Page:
Qatar's Crown Prince Sheik Hamad bin Khalifa al-Thani ousted his father in a bloodless palace coup, but the deposed emir declared defiantly Tuesday from Geneva that he would return as ruler of the Gulf state.
"I am not happy with what has happened but it had to be done and I had to do it," Sheik Hamad said in a television speech hours after taking over the small, oil-producing state that sits on one of the world's largest natural gas reserves.The coup followed several weeks of a power struggle in which Sheik Khalifa bin Hamad al-Thani, 63, apparently tried to claw back powers he had passed on to his 45-year-old eldest son, who had been running the day-to-day affairs of the small Gulf oil state for the past three years.
Under the guidance of Sheik Hamad, Qatar befriended radical Iran across the Gulf, restored ties with Gulf War foe Iraq, signed a defense pact with the United States and has gone further than other Gulf states in normalizing ties with Israel.
These are policies largely at odds with those of Saudi Arabia, the dominant Gulf Arab state and Qatar's only land neighbor.
Saudi officials have privately blamed Sheikh Hamad for tense Qatari-Saudi ties, especially since a border clash three years ago.
A member of the Saudi-dominated Gulf Cooperation Council, Qatar has offered military facilities to Washington at a time when Saudi Arabia continues to refuse the United States permanent bases on its territory.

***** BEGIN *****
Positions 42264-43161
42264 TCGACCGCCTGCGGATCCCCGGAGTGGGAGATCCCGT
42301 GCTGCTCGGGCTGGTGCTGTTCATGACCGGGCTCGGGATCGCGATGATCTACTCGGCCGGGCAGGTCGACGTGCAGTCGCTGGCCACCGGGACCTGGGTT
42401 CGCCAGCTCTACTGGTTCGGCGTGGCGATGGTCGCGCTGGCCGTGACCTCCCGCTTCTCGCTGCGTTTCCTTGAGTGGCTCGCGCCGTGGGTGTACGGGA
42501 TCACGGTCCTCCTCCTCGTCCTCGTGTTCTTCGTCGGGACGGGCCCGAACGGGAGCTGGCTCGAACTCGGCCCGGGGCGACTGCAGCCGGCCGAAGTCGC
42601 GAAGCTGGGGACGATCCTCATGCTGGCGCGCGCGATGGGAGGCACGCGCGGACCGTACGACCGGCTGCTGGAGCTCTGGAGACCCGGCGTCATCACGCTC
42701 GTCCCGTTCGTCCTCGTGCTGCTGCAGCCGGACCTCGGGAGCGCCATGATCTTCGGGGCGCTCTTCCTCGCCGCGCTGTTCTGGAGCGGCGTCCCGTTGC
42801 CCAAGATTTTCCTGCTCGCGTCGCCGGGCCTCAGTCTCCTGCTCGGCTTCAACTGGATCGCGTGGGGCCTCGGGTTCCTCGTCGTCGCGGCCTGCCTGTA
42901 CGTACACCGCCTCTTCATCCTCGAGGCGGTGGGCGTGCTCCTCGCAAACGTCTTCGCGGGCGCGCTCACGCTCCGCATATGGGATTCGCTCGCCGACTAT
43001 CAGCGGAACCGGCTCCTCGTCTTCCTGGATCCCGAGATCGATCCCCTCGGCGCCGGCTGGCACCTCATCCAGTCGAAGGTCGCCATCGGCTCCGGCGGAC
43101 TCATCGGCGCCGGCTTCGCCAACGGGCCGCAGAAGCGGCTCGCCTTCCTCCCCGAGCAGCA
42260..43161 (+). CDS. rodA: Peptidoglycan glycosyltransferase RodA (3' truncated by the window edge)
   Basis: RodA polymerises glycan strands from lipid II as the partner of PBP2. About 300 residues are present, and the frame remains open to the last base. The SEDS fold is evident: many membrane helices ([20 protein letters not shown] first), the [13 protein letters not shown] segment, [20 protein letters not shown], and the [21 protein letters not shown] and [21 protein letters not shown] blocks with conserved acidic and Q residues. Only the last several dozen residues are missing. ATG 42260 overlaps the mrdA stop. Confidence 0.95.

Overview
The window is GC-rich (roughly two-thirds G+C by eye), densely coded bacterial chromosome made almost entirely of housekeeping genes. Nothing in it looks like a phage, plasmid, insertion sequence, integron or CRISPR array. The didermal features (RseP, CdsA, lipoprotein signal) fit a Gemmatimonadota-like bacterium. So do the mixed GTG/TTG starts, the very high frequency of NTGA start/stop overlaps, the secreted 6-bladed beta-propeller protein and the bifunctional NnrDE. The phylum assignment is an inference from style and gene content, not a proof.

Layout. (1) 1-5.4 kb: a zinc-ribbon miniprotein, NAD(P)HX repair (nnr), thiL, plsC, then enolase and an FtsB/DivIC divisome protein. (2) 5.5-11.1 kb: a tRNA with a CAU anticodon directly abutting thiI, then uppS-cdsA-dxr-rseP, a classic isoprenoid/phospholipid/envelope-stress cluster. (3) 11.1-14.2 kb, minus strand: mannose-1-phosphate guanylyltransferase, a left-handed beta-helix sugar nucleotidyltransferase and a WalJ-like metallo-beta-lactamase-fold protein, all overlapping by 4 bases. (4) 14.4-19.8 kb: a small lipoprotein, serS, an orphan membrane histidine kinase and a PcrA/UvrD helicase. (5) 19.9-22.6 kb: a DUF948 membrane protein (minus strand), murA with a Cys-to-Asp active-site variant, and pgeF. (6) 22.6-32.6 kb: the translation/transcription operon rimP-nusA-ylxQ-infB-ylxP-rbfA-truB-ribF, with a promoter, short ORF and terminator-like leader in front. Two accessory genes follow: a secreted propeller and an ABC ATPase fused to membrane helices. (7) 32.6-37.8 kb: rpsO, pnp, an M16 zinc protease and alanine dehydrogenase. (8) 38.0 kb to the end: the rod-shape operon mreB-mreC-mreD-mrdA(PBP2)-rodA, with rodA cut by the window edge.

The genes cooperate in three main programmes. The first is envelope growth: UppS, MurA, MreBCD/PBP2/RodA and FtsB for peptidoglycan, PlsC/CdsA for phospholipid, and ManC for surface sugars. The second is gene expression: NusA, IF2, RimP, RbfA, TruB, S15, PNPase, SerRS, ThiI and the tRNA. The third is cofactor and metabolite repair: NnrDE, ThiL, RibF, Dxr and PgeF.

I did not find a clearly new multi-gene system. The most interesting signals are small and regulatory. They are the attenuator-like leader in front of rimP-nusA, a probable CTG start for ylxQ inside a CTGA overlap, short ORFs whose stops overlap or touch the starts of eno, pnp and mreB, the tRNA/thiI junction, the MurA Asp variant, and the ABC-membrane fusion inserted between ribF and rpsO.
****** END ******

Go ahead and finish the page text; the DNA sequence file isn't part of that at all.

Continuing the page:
Washington is building a base near the oil town of Dukhan on Qatar's western shore about 50 miles from Doha. It will "pre-position" equipment for one armored brigade as part of a U.S. strategy to meet emergencies such as Iraq's 1990 invasion of Kuwait.
Diplomats in the capital Doha said the forceful Sheik Hamad had since 1992 tightened his grip on the state of about 500,000 people.
In Doha, the bloodless coup appeared to go smoothly and to have the backing of the ruling al-Thani family, whose members pledged allegiance to Sheik Hamad.
But the father, in a statement calling his heir an "ignorant man," said he would return to Qatar "whatever the cost."
"I am still their legitimate emir, whether it is for the royal family, for the people or for the army, and I will return home whatever it costs," Sheik Khalifa said in a statement read in Arabic to reporters in Geneva, where he went last week after state visits to Egypt and Tunisia.
The deposed emir said he had contacted leaders of the five other states in the GCC - Saudi Arabia, Bahrain, Kuwait, Oman and the United Arab Emirates.
He said they and other Arab leaders "all expressed their total support for the legitimate rule and they denounced what has happened."
Sheik Hamad told an emergency Cabinet meeting his action had been dictated by what he called the country's situation, although he gave no further details.